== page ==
Vodafone and Telefónica lead the quest for OpenRAN solutions

Guy Daniels
By Guy Daniels

Jun 26, 2018

  • Telecom Infra Project accelerates open networking in the RAN
  • TIP OpenRAN project group defining programmable RANs
  • Vodafone and Telefónica issue RPIs to vendors
  • Scope of the RFIs is focused initially on 4G solutions

Which vendors are driving innovation through open networking in the RAN market? That’s the question being asked by Vodafone and Telefónica today, as the two telcos push for the advancement of RAN build and deployments based on open architectures. Whilst we are now seeing many open networking initiatives and developments elsewhere in the telecoms ecosystem, the radio access network has by and large been off limits.

Thanks to the progressive work being undertaken by the Telecom Infra Project (TIP), this is about to change. At its annual summit last year (view TelecomTV’s exclusive video coverage and “Ultimate Guide” here), TIP launched the OpenRAN Project Group to bring a more flexible approach to RAN equipment design and deployment. Now, Vodafone and Telefónica are each issuing a Request For Information (RFI) to better understand and explore the existing market opportunities for technologies based on OpenRAN principles.

The TIP OpenRAN project group has been pursuing the development of fully programmable RAN solutions based on General Purpose Processing Platforms (GPPP) and disaggregated software. In parallel, it has also been working to define GPPP-based RAN specifications and test new network tools to ensure potential OpenRAN solutions meet its own internal key performance indicators.

TIP – whose membership includes many global and influential telcos and, of course, Facebook –believes that building RAN equipment with open architectures can lead to innovative technologies and new network efficiencies, making it possible to further extend network coverage and to upgrade existing networks.

Vodafone and Telefónica will make the technical specifications from their respective RFIs available to the OpenRAN project group, and announce the results and a shortlist of potential vendors at the next TIP Summit this October.

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What telcos want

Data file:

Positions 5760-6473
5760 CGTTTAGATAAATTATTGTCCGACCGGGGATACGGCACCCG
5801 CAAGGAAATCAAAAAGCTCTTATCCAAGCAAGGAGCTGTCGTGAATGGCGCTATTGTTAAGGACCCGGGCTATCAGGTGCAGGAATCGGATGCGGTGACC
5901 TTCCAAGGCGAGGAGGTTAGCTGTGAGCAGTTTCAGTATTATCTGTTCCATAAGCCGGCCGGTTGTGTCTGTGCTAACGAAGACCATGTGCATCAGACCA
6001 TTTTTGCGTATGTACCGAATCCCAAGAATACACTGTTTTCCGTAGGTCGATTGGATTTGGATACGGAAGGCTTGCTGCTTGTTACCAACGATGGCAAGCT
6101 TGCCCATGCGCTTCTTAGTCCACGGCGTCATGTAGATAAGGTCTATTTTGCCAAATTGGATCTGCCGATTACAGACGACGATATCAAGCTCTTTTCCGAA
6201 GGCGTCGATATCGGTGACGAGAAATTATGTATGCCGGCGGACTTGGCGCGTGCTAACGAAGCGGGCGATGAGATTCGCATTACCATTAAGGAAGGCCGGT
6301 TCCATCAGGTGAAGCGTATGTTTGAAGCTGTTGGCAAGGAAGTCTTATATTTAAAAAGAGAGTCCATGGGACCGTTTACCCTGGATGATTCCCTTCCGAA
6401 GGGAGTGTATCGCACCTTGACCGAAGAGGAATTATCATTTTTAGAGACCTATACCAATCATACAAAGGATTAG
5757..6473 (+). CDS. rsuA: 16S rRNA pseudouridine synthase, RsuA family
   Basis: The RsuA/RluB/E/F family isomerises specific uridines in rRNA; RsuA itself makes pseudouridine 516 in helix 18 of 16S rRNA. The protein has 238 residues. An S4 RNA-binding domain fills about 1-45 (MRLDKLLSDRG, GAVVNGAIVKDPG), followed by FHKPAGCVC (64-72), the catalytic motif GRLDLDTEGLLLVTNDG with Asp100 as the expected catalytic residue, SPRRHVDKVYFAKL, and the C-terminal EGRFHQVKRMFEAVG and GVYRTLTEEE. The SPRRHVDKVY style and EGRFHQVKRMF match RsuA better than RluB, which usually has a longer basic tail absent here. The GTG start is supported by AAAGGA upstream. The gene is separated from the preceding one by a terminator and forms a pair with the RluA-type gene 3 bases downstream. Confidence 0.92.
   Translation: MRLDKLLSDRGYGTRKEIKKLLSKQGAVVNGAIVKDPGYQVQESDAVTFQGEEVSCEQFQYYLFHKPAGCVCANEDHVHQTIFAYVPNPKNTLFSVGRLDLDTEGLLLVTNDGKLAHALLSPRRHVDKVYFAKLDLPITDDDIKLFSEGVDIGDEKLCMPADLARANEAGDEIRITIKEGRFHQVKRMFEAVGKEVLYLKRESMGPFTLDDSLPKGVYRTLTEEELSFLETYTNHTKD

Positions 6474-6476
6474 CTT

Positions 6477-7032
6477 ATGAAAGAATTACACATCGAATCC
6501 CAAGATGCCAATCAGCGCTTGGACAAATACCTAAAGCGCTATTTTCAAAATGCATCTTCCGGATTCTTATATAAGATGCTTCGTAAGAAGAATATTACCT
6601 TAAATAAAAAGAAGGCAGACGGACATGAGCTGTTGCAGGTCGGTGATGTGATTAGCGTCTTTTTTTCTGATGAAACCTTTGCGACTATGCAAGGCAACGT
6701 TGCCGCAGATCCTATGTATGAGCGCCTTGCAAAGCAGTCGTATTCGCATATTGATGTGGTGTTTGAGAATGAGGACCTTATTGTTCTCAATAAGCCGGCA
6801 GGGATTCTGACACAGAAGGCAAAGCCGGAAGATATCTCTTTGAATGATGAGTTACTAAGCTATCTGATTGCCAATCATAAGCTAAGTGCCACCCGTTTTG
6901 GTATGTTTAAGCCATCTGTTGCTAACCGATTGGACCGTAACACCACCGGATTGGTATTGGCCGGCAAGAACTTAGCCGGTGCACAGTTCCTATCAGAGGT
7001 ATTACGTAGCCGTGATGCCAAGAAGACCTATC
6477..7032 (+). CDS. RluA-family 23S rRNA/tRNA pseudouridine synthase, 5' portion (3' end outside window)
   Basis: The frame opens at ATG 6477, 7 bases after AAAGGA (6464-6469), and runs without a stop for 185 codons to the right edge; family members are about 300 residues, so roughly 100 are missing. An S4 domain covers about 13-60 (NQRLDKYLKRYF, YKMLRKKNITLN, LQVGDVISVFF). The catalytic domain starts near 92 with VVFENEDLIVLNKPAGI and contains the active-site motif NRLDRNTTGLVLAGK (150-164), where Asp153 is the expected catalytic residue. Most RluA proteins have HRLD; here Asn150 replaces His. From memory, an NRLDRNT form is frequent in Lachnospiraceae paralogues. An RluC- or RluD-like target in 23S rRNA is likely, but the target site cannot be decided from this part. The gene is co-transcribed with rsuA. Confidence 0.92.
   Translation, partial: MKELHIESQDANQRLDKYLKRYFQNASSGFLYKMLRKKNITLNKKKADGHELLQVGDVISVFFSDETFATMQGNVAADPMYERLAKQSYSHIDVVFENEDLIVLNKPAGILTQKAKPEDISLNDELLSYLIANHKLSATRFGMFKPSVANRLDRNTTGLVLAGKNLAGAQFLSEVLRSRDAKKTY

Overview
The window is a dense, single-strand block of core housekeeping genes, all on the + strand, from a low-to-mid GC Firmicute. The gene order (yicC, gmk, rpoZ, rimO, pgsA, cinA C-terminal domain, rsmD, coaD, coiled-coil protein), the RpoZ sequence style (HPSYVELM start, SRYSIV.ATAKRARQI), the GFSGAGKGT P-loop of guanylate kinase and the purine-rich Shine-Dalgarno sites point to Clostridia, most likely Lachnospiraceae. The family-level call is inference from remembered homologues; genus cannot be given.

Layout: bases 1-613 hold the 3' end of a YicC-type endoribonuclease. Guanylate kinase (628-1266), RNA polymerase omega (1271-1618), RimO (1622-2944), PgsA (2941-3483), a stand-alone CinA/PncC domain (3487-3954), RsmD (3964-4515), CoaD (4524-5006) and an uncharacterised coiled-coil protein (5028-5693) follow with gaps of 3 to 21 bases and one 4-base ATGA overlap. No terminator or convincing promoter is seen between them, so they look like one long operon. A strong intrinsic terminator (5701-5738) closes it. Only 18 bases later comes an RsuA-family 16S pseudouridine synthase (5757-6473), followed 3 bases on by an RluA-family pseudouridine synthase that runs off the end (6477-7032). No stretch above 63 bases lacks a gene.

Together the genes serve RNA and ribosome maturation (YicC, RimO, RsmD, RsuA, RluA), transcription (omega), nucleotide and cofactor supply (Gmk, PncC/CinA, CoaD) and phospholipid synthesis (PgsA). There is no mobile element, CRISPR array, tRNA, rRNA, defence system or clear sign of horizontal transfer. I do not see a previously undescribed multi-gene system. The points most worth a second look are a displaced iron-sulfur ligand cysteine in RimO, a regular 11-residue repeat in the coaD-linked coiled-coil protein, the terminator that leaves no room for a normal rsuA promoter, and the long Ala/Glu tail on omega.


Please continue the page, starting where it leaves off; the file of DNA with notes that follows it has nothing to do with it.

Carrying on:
Here’s the statement that should either instil joy or terror – depending on their legacy strategies – in the vendor community:

  • “These RFIs are an important step towards building and utilizing a RAN based on open architectures, as well as understanding which vendors are driving innovation in the RAN market.”

Respondents are invited to submit detailed information describing the current state of their products and development plans for the next year. Only RAN nodes which demonstrate open interoperability from the perspective of the baseband processing platform, radio hardware, software and business model will be evaluated. With a view towards rapid deployment, the scope of the RFIs is focused on LTE solutions, although 2G and 3G technologies will also be considered.

So which vendors will make the cut? And perhaps more importantly, which vendors will now be pressured into accelerating their open networking commitments – after all, can you really afford to annoy Vodafone and Telefónica (not forgetting BT and Deutsche Telekom are also major players in TIP)? If you haven’t watched this already, here’s Nokia’s positive message to the open networking community.

Along with the Open RAN (ORAN) Alliance (the merger of the xRAN and C-RAN groups) and Cisco’s Open vRAN initiative, the radio access network is about to get a long-overdue reappraisal. And one other thing is certain – telcos are not letting up with their leadership role, telling vendors exactly what they need and want. The age of the Open Telco is dawning.

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